source and destination variables… although it's overlapping the iterations, real-world usage will also see instruction-level parallelism. Considering SIMD, that's a throughput of one scalar result per 3 cycles!

```
int main() {
__m128 const x0 = _mm_set_ps( 0.01, 1, 5, 1234.567 );
std::printf( "Input: %,vg\n", x0 );
// Approx 5% accuracy from one call. Always an overestimate.
__m128 x1 = fastpow< 24, 10, 1, 1 >( x0 );
std::printf( "Direct x^2.4: %,vg\n", x1 );
// Lower exponents provide lower initial error, but too low causes overflow.
__m128 xf = fastpow< 8, 10, int( 1.38316186 * 1e9 ), int( 1e9 ) >( x0 );
std::printf( "1.38 x^0.8: %,vg\n", xf );
// Imprecise 4-cycle sqrt is still far better than fastpow, good enough.
__m128 xfm4 = _mm_rsqrt_ps( xf );
__m128 xf4 = _mm_mul_ps( xf, xfm4 );
// Precisely calculate x^2 and x^3
__m128 x2 = _mm_mul_ps( x0, x0 );
__m128 x3 = _mm_mul_ps( x2, x0 );
// Overestimate of x^2 * x^0.4
x2 = _mm_mul_ps( x2, xf4 );
// Get x^-0.2 from x^0.4. Combine with x^-0.4 into x^-0.6 and x^2.4.
__m128 xfm2 = _mm_rsqrt_ps( xf4 );
x3 = _mm_mul_ps( x3, xfm4 );
x3 = _mm_mul_ps( x3, xfm2 );
std::printf( "x^2 * x^0.4: %,vg\n", x2 );
std::printf( "x^3 / x^0.6: %,vg\n", x3 );
x2 = _mm_mul_ps( _mm_add_ps( x2, x3 ), _mm_set1_ps( 1/ 1.960131704207789 ) );
// Final accuracy about 0.015%, 200x better than x^0.8 calculation.
std::printf( "average = %,vg\n", x2 );
}
```

Well… sorry I wasn't able to post this sooner. And extending it to x^1/2.4 is left as an exercise ;v) .

## Update with stats

I implemented a little test harness and two x^{(5⁄12)} cases corresponding to the above.

```
#include <cstdio>
#include <xmmintrin.h>
#include <cmath>
#include <cfloat>
#include <algorithm>
using namespace std;
template< unsigned expnum, unsigned expden, unsigned coeffnum, unsigned coeffden >
__m128 fastpow( __m128 arg ) {
__m128 ret = arg;
// std::printf( "arg = %,vg\n", ret );
// Apply a constant pre-correction factor.
ret = _mm_mul_ps( ret, _mm_set1_ps( exp2( 127. * expden / expnum - 127. )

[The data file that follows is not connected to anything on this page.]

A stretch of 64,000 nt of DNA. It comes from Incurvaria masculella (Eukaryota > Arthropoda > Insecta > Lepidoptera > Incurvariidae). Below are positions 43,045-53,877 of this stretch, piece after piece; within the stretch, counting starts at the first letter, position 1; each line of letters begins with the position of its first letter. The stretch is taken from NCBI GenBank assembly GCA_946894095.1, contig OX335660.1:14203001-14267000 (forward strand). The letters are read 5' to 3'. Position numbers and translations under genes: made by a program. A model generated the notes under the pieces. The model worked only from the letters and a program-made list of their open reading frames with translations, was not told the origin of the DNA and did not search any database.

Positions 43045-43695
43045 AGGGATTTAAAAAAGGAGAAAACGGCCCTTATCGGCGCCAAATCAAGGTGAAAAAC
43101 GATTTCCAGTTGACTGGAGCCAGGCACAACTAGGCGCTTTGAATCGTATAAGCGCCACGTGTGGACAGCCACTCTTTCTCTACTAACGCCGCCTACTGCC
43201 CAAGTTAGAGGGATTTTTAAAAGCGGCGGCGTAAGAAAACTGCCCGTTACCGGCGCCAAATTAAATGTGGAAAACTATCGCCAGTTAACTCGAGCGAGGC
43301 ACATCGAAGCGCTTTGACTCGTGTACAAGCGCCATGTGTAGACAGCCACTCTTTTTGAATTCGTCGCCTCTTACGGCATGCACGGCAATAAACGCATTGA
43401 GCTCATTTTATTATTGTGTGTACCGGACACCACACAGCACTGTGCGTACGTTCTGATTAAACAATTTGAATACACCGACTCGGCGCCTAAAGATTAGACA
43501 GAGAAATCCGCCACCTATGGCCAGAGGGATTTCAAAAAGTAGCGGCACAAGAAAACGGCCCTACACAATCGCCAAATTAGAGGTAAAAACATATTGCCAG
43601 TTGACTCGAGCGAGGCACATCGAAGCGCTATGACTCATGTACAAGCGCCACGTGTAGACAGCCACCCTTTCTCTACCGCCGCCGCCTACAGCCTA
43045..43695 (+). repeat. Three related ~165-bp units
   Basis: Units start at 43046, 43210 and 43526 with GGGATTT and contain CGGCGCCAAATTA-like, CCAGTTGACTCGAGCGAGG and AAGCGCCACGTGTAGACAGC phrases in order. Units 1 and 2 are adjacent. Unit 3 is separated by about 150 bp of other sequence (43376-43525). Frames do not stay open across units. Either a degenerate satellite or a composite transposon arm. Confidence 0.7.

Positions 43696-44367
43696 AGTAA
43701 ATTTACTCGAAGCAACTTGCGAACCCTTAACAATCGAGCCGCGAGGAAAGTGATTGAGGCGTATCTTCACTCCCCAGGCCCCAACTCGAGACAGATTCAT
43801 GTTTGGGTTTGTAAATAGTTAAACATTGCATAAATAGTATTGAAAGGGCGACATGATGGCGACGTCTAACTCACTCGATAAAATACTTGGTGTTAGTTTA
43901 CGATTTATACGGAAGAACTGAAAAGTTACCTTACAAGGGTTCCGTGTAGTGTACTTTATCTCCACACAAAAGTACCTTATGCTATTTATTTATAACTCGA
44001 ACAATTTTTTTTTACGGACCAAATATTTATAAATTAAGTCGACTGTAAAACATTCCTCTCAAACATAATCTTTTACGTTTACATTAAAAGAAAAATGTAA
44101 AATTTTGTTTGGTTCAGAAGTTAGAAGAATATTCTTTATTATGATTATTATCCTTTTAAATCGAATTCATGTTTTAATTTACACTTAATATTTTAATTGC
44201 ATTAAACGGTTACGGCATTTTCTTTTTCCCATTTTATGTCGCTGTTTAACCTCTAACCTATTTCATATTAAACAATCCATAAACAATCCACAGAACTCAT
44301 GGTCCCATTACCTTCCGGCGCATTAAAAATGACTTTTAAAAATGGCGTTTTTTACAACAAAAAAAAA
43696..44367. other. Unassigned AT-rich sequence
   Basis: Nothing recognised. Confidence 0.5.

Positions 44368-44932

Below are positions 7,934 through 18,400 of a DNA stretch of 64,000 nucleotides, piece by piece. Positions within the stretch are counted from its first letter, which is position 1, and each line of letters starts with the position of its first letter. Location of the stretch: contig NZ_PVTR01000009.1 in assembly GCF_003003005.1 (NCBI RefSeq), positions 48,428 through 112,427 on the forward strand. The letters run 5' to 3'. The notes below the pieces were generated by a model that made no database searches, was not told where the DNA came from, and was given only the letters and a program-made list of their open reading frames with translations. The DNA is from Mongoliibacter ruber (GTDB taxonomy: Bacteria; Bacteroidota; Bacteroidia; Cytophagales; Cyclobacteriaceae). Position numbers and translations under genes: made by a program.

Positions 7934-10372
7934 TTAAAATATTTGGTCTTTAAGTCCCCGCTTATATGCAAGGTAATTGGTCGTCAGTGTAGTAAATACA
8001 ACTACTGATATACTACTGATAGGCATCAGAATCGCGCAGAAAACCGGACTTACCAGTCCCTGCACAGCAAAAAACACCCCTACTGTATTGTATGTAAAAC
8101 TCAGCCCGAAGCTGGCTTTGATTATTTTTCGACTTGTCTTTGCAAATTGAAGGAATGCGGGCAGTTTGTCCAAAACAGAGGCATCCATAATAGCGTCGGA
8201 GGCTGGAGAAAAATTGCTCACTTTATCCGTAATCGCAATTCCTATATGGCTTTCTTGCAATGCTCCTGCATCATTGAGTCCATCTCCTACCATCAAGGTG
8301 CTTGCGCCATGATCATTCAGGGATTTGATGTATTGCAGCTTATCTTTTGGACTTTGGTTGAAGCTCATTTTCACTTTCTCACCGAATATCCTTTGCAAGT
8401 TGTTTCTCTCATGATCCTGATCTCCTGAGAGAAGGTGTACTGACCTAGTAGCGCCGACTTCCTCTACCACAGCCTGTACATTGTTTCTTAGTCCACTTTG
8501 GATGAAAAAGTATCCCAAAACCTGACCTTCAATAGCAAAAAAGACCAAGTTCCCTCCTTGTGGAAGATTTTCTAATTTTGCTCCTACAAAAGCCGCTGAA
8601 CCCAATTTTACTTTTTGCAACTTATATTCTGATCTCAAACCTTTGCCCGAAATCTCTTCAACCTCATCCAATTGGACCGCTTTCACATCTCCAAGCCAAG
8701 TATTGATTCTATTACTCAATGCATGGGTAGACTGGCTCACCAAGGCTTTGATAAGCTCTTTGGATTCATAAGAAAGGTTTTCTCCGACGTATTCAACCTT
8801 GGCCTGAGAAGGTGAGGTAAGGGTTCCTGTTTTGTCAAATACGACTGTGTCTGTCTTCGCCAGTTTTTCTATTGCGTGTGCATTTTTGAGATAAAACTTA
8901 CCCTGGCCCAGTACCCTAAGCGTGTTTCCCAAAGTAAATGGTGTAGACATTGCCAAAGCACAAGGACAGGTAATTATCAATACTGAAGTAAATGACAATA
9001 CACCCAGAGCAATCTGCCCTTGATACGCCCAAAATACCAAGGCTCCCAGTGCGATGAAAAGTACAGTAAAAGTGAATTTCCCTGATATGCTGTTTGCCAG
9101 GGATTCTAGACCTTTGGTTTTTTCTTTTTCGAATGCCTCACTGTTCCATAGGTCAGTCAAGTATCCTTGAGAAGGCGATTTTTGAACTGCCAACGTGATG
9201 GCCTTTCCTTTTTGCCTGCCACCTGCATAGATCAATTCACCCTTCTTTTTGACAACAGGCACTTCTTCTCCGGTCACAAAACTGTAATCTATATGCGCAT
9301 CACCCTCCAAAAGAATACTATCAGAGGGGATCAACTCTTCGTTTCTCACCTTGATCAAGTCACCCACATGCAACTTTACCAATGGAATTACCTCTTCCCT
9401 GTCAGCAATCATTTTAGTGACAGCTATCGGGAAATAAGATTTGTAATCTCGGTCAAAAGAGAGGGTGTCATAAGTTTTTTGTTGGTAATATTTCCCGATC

* pow( 1. * coeffnum / coeffden, 1. * expden / expnum ) ) );
// std::printf( "scaled = %,vg\n", ret );
// Reinterpret arg as integer to obtain logarithm.
asm ( "cvtdq2ps %1, %0" : "=x" (ret) : "x" (ret) );
// std::printf( "log = %,vg\n", ret );
// Multiply logarithm by power.
ret = _mm_mul_ps( ret, _mm_set1_ps( 1. * expnum / expden ) );
// std::printf( "powered = %,vg\n", ret );
// Convert back to "integer" to exponentiate.
asm ( "cvtps2dq %1, %0" : "=x" (ret) : "x" (ret) );
// std::printf( "result = %,vg\n", ret );
return ret;
}
__m128 pow125_4( __m128 arg ) {
// Lower exponents provide lower initial error, but too low causes overflow.
__m128 xf = fastpow< 4, 5, int( 1.38316186 * 1e9 ), int( 1e9 ) >( arg );
// Imprecise 4-cycle sqrt is still far better than fastpow, good enough.
__m128 xfm4 = _mm_rsqrt_ps( xf );
__m128 xf4 = _mm_mul_ps( xf, xfm4 );
// Precisely calculate x^2 and x^3
__m128 x2 = _mm_mul_ps( arg, arg );
__m128 x3 = _mm_mul_ps( x2, arg );
// Overestimate of x^2 * x^0.4
x2 = _mm_mul_ps( x2, xf4 );
// Get x^-0.2 from x^0.4, and square it for x^-0.4. Combine into x^-0.6.
__m128 xfm2 = _mm_rsqrt_ps( xf4 );
x3 = _mm_mul_ps( x3, xfm4 );
x3 = _mm_mul_ps( x3, xfm2 );
return _mm_mul_ps( _mm_add_ps( x2, x3 ), _mm_set1_ps( 1/ 1.960131704207789 * 0.9999 ) );
}
__m128 pow512_2( __m128 arg ) {
// 5/12 is too small, so compute the sqrt of 10/12 instead.
__m128 x = fastpow< 5, 6, int( 0.992245 * 1e9 ), int( 1e9 ) >( arg );
return _mm_mul_ps( _mm_rsqrt_ps( x ), x );
}
__m128 pow512_4( __m128 arg ) {
// 5/12 is too small, so compute the 4th root of 20/12 instead.
// 20/12 = 5/3 = 1 + 2/3 = 2 - 1/3. 2/3 is a suitable argument for fastpow.
// weighting coefficient: a^-1/2 = 2 a; a = 2^-2/3
__m128 xf = fastpow< 2, 3, int( 0.629960524947437 * 1e9 ), int( 1e9 ) >( arg );
__m128 xover = _mm_mul_ps( arg, xf );
__m128 xfm1 = _mm_rsqrt_ps( xf );
__m128 x2 = _mm_mul_ps( arg, arg );
__m128 xunder = _mm_mul_ps( x2, xfm1 );
// sqrt2 * over + 2 * sqrt2 * under
__m128 xavg = _mm_mul_ps( _mm_set1_ps( 1/( 3 * 0.629960524947437 ) * 0.999852 ),
_mm_add_ps( xover, xunder ) );
xavg = _mm_mul_ps( xavg, _mm_rsqrt_ps( xavg ) );
xavg = _mm_mul_ps( xavg, _mm_rsqrt_ps( xavg ) );
return xavg;
}
__m128 mm_succ_ps( __m128 arg ) {
return (__m128) _mm_add_epi32( (__m128i) arg, _mm_set1_epi32( 4 ) );
}
void test_pow( double p, __m128 (*f)( __m128 ) ) {
__m128 arg;
for ( arg = _mm_set1_ps( FLT_MIN / FLT_EPSILON );
! isfinite( _mm_cvtss_f32( f( arg ) ) );
arg = mm_succ_ps( arg ) ) ;